Gideon capitalized on that support immediately, gathering over $1 million in campaign donations within a week of declaring her run. Gideon has gone from strength to strength in the polling against Collins. Back in March, a survey by NPI’s pollster Public Policy Polling put Gideon 4% ahead of Collins. By the end of last month that lead had grown to 9%, according to a poll by Victory Geek.
Progressives might get excited at the prospect of unseating the woman who put Brett Kavanaugh on the Supreme Court, but that is about all they will find exciting about Sara Gideon. Gideon’s policy positions seem more focused on avoiding controversy than working towards actual solutions.
While making liberal use of terms like “reform” and “champion,” her website omits to mention progressive policies such as the Green New Deal or Medicare for All, or even commit removing the archaic and regressive legislative filibuster.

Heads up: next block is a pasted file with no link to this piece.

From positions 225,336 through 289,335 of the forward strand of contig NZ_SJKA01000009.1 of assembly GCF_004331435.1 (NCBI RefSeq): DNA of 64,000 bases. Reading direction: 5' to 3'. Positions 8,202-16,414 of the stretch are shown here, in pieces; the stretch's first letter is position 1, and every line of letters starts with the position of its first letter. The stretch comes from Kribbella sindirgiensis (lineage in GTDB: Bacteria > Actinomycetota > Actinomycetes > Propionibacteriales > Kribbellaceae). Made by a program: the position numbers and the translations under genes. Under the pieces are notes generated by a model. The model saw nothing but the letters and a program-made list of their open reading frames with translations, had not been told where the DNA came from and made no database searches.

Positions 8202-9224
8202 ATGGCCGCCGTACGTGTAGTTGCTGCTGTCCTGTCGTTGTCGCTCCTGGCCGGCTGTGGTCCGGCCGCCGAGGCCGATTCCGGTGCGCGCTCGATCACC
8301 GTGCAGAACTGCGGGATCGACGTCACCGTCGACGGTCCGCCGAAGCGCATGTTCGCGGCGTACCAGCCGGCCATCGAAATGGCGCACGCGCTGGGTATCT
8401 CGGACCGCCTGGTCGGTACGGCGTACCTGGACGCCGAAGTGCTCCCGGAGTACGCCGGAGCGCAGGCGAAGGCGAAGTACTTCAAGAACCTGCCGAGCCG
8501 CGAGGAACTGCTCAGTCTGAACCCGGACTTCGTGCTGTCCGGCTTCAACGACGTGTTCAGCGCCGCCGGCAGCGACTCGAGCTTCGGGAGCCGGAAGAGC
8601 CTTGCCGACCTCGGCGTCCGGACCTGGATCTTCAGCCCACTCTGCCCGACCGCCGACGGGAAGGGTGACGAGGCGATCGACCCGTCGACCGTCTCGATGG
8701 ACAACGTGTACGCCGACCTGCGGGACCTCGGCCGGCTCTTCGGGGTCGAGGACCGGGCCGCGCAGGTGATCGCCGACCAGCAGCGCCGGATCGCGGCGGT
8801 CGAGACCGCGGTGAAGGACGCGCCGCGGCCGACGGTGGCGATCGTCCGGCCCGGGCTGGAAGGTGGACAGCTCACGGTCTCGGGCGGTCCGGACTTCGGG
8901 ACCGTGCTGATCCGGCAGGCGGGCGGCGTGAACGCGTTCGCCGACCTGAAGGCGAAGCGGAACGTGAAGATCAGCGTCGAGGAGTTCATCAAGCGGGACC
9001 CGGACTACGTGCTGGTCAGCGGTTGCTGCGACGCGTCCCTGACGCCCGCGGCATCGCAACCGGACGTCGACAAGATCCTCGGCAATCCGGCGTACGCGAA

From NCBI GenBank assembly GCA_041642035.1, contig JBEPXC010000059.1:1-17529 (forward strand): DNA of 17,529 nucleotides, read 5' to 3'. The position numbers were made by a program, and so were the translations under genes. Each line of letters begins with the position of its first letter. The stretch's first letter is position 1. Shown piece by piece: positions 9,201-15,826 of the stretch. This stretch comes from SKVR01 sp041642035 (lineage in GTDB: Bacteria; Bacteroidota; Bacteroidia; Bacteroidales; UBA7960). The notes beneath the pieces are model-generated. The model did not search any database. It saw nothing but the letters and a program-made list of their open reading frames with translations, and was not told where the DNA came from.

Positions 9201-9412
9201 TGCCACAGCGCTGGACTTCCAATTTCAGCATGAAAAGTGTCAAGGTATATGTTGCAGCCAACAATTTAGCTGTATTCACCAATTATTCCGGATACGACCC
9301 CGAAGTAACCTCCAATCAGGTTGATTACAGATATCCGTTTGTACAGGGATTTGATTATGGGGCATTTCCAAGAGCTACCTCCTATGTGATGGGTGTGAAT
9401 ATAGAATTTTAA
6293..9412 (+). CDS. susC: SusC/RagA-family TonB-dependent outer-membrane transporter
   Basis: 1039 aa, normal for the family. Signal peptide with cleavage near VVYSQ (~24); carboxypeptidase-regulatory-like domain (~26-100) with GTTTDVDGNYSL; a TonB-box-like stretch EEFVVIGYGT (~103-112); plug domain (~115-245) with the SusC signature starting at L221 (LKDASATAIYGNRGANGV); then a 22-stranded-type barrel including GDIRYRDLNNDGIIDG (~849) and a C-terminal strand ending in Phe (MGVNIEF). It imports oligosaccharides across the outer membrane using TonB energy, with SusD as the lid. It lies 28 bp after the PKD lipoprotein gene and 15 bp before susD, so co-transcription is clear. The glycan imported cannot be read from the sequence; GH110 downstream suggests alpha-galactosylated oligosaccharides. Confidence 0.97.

This lack of conviction has been picked up by the other prominent Democrat in the battle for Maine’s United States Senate seat.
Betsy Sweet, a lifelong human rights campaigner and former gubernatorial candidate, has the backing of progressive groups – most notably the Justice Democrats. Sweet has criticized Gideon’s lack of policy commitments, saying “people are hungry for real policies and they’re hungry for real ideas.”
Sweet has herself called for bold progressive policies on the climate crisis, healthcare and ending political corruption. She also polls ahead of Susan Collins, although her lead is far narrower than Gideon’s – she leads Collins by only 1% in the same poll that showed Gideon ahead by 9%.
Despite her lack of inspiring ideas, Sara Gideon looks set to become the Democratic nominee. This is partially thanks to her establishment backing, but she is also likely helped by Mainers’ desire for representation that embraces bipartisanship.
The past four years have been exhausting for many Mainers, as Susan Collins has repeatedly drawn scorn and derision for her speeches and votes (she has memorably been parodied by Saturday Night Live’s Cecily Strong in a series of devastating sketches). Should Pine Tree State voters decide to dump Collins, they could play a pivotal role in flipping control of the Senate to the Democratic Party.